Wednesday, August 20, 2008

More Robbery from the Bar Assocation

Scales they use to measure the money which they steal from you

By way of background, all lawyers have to keep their lawyer license "current" by getting something called Continuing Legal Education (CLE) credits. CLEs are exceedingly boring seminars about boring legal topics that often have zero relevance to whatever field you practice in. You have to fulfill certain credit areas (like ethics, professional practice and "skills") every year before the anniversary of your admission to the bar, my anniversary naturally being 9/11 (not kidding). In any event, before I left my firm, I tried to stock up on CLE credits by going to the free CLE seminars offered at the firm, but it still wasn't enough so I just planned to ignore it after I quit my job and felt confident that the problem would just go away.

Well, unfortunately the problem DID NOT go away, so last week I had a goddamn panic attack because I started searching online for CLE classes that were being offered before 9/11 and pretty much there was absolutely nothing in NYC which meant that I would either have to apply for an extension and pray or just get my license suspended and then calmly proceed to the nearest bridge and jump off. Luckily, resourceful Megan found some free skills credits for me, but literally the ONLY ethics credit class available before 9/11 is a $355 NYC Bar Association class entitled "Ethical Considerations for Corporate Investigations - Updates 2008" a topic that anybody know knows me knows I'm passionate about. IN NARNIA.

That's right, they're requiring me to show up with an Us magazine, read it for 3 hours during the class, following which they will grab me and turn me upside down so $355 falls out of my pockets, and give me a piece of paper apparently made of shards of the Heart of the Ocean which then entitles me to renew my legal license for $360 per year, and which will then give me the privilege of paying $360 per year thereafter until I die or get disbarred. Basically what this means is that unless you're a millionaire (which I luckily am), might as well stop wasting time, write your own disbarment letter to the NY Bar counsel now and start panhandling ASAP. Is this a joke.


Maria said...

Move to Massachusetts. There are no CLE requirements here. Booyah.

Jennifer said...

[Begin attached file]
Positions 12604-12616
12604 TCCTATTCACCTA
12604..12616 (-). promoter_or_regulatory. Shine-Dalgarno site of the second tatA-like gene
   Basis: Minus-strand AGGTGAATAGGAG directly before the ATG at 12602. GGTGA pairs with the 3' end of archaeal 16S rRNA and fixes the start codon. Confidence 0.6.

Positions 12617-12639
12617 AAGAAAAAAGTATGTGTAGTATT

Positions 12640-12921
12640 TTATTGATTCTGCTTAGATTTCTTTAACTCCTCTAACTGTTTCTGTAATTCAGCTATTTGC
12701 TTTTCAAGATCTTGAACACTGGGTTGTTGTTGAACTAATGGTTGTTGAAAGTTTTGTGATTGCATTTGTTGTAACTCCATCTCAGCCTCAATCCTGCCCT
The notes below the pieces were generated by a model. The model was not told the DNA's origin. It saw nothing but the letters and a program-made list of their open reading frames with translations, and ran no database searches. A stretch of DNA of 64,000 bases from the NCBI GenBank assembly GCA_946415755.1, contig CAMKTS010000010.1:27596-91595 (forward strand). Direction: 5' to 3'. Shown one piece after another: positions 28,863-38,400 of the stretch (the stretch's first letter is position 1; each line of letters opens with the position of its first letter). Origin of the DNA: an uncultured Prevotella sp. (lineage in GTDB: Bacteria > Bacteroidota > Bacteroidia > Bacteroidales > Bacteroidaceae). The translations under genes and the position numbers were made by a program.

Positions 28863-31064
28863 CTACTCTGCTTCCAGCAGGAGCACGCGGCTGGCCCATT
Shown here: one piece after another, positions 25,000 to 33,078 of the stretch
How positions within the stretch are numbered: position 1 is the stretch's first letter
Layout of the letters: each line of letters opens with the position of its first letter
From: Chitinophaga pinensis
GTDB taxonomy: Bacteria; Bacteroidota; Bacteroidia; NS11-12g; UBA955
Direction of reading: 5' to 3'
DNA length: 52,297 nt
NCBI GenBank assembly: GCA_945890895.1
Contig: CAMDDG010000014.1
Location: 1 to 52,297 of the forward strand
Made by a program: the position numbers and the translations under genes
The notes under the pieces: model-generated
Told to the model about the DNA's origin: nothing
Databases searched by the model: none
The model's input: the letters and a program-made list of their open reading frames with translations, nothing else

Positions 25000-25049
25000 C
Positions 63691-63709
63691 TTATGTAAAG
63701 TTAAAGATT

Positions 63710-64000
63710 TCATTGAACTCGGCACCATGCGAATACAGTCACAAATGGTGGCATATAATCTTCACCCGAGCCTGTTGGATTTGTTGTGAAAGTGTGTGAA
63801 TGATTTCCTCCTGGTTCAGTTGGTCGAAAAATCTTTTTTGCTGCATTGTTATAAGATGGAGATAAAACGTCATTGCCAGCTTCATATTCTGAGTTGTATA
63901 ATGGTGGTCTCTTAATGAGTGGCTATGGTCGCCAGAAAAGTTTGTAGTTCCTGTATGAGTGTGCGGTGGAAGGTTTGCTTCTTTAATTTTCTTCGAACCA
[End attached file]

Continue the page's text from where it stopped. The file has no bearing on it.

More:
Should have done NY/NJ like me. That NJ CLE hell doubles for NY credits - I'm good through 2025 now.

Above14thSt said...

why can't you take them online?

Not Jackson said...

PLI has some webcasts and audiotapes programs on ethics that you should look into -- a few seem to be a bit cheaper than the live one you're considering, too.

Enjoy. Warning -- you do have to click something on the screen every so often for the PLI webinars, but on the upside, you can also pause them and take them in smaller chunks.

Robespierre said...

Unfortunately in NY during the first two years of admission you have to go to live seminars and can't watch videos, etc. to fulfill credits. This is of course just another way to shanghai more money from new attorneys before they have quit their law firms. But thanks for the link, notjackson, I'm definitely going to use that after 2nd year because the chances I am leaving my apartment to go to a CLE are around 0%.

Not Jackson said...

They really have a rule that you have to go a live CLE if you haven't been admitted for 2 years? Wow, that sucks. Sorry for the Not Correct advice.

On the upside, maybe one of the presenters will have an entertaining war story to tell. You know, something along the lines of ". . . and then I told the general counsel, 'no, I said that the guy's conduct violated section 3275, not 3725!' Hahahahahaha!" [forced chuckles from the speaker's groupies/associates, rustle of newspapers from back row]

Blogonaut said...

I found myself in a similar position in December a few years back (I needed 2 years worth of CLE credits, in 30 days.)

I called Rutter, and said “don’t you have anything were I can get all 33 credits someplace WARM?” I signed up for a CLE marathon, in Hawaii!

A week later, I get a call from another Rutter guy who says “do you realize that you signed up for the appellate judges seminar?” I replied that I had nothing against judges, some of my best friends are judges.

The second Rutter guy mumbled something about this being highly irregular and that I would have to speak with the head of the Appellate Judges Association, a retired State Supreme Court justice from some Midwestern state who sounded north of 80 years old. (Fortunately, I do really well with the elderly.)

Judge 80 something allowed as how “No one who is not a judge ever signed up before”, and “why do you want to come”? I assured him that it was my love of appellate law not my need for 33 CLE units. He then mentioned the need for confidentiality. Me: “I am like a priest.”

Long story shorter, I was allowed to attend the one-week conference, during which I got to sit at a U-shaped table with a bunch of state and federal court appellate judges and a sign in front of me that said “Judge ____”. (The guest speakers, all of them from big firmsh, addressed me as Judge ______, which was also quite pleasant.)

I then flew from Honolulu to the Four Seasons on Maui for 4 more days.

The end.